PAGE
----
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Q.Which lasts longer for deck planking — redwood, cedar, or treated pine?

A.Paul Fisette responds: "Lasts longer" can mean both durable to foot traffic and durable to the weather, and finding the best balance is not a clearcut decision. When selecting a deck wood, you also have to consider some other issues, including cost, availability, and environmental concerns. Here’s a look at the choices:

Treated wood. The most popular decking is 5/4x6 southern yellow pine treated with chromated copper arsenate (CCA). CCA-treated lumber is still the most affordable and readily available option. Treated to a .40-pound retention (typical for decking material), it won’t rot for decades. Also, southern pine is a dense species, so it doesn’t abrade under heavy foot traffic. A yearly maintenance coat of water repellent, such as Flood’s CWF (The Flood Co., P.O. Box 399, Hudson, OH 44236; 216/650-4070), is required to reduce cupping and keep a bright surface.

In the past few years, the safety of CCA has come under fire. Most states give CCA-treated lumber a clean bill of health. If treated properly, the CCA bonds permanently to the wood fibers and does not present a hazard. However, this assumes that the quality control of the treatment process is adequately maintained. If not, excess chemicals can precipitate on the lumber surface, forming a white bloom. Stay clear of this if you find it in the lumberyard.

An alternate choice is ACQ (ammoniacal copper quartenary-ammonia), which is billed as " environmentally advanced" because it does not contain arsenic or chromium (available from CSI, 1 Woodlawn Green, Suite 250, Charlotte, NC 28217; 800/421-8661). But I think it’s still too early to know if this is a purely safe product or not.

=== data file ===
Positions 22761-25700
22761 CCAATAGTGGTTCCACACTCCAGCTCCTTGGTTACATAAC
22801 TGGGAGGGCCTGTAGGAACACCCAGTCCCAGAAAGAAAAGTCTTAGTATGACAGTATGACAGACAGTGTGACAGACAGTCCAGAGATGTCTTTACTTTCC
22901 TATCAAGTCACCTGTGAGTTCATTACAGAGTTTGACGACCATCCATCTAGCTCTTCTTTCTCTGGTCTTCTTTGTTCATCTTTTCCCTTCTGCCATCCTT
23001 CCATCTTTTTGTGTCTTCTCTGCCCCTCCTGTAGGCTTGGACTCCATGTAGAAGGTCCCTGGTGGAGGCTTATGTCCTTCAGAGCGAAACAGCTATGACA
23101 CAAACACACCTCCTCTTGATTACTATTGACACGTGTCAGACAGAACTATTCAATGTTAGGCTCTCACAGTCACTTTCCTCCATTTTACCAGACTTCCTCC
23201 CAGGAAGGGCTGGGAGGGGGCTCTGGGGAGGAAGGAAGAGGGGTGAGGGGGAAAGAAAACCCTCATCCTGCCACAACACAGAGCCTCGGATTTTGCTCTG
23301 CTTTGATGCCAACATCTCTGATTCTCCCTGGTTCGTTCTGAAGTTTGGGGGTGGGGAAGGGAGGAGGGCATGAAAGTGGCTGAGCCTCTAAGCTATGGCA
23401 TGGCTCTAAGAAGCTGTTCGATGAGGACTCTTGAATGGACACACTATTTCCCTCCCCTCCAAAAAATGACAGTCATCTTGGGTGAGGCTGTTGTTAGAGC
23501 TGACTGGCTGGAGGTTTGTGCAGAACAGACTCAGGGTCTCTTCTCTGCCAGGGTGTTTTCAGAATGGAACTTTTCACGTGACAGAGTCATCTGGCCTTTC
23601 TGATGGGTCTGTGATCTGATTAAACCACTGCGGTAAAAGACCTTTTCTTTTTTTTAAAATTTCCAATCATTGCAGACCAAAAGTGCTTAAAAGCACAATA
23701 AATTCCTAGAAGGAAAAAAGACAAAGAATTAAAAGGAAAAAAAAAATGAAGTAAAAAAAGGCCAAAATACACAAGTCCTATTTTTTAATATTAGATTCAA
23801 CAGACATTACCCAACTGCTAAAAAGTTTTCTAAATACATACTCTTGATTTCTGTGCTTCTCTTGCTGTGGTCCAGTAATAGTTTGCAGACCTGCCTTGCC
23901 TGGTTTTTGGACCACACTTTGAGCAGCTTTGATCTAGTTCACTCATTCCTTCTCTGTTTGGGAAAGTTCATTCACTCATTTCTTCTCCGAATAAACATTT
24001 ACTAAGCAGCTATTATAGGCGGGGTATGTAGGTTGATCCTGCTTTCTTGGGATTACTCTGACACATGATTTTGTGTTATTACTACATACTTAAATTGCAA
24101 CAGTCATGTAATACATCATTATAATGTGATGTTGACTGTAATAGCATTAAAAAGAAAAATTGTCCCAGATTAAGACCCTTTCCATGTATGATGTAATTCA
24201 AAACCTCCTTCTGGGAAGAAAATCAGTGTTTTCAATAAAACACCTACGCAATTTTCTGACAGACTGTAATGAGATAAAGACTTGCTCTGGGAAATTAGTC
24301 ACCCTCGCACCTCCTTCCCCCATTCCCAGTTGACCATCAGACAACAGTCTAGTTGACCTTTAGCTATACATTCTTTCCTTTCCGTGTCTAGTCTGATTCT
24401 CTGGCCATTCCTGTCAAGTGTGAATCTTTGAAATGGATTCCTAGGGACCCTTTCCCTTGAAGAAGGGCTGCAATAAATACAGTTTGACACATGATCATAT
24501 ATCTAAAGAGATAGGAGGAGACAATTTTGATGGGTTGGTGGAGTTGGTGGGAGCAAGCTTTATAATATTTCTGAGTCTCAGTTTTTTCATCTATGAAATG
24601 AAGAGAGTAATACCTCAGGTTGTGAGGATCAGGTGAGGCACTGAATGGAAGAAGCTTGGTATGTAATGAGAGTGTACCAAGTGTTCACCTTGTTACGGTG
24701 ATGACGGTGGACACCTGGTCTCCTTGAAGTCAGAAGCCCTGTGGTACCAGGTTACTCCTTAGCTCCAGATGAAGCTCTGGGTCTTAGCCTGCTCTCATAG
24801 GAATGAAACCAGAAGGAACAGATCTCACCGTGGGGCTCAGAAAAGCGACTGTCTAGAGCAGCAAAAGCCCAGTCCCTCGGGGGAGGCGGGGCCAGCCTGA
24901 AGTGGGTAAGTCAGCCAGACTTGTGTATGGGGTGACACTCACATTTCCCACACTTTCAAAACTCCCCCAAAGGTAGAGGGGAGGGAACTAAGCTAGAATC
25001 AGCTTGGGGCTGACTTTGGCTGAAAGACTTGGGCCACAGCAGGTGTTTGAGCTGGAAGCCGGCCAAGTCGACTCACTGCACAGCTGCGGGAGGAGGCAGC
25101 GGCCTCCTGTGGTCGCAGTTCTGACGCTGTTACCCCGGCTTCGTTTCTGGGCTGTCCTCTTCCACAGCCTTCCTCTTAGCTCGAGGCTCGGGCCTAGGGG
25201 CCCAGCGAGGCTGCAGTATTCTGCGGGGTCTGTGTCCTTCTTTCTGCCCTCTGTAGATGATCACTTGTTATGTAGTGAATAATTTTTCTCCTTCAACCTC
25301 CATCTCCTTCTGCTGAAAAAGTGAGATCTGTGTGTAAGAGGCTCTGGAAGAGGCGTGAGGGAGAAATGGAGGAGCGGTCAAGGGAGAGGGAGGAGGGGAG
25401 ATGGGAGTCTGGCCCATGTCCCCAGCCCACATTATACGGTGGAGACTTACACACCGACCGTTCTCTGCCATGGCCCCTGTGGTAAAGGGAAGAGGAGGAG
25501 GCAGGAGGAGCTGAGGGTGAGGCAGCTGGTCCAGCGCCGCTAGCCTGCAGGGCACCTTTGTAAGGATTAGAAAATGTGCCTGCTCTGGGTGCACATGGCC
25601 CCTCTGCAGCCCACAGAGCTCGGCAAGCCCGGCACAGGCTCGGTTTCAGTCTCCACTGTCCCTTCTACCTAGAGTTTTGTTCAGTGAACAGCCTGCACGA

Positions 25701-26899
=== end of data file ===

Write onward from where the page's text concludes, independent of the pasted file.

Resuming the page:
ACQ-treated wood and some other types of CCA-treated wood are pretreated with a water repellent, which is good. But you’ll still need to reapply a water repellent after a couple years.

Untreated woods. The most common untreated options include western red cedar, redwood, Port Orford cedar, and a South American wood called Ipe.

Cedar (both western red and Port Orford) and redwood are about a third more expensive than CCA-treated wood, and are naturally decay resistant. But don’t confuse decay resistance with maintenance-free. These woods must be treated with a water repellent every year to assure a long-lasting, good-looking deck.

Redwood and cedar look beautiful and weather well, but they are soft and do not wear as well in high traffic as southern yellow pine.

When you select any untreated species, use only the heartwood. The tight-grained, slow-growth heartwood is rot resistant. But the faster-growing, light-colored sapwood will rot! These days, all-heart redwood is hard to get, if not impossible. In my search recently, lumber dealers have told me that "select heart" is unavailable. If the grade you purchase has some sapwood mixed in, buy enough so you can cull the pieces that contain sapwood and use only the dark-colored heartwood.

Ipe is a South American wood that has been used to build docks. It is heavy and hard, and also very resistant to rot. Unfortunately, it is also expensive — about twice as much as southern pine. As an environmental concern, it’s also worth asking for certification that the wood you buy is harvested from sustainably managed forests.

Paul Fisette is a wood technologist and director of the Building Materials Technology and Management program at the University of Massachusetts.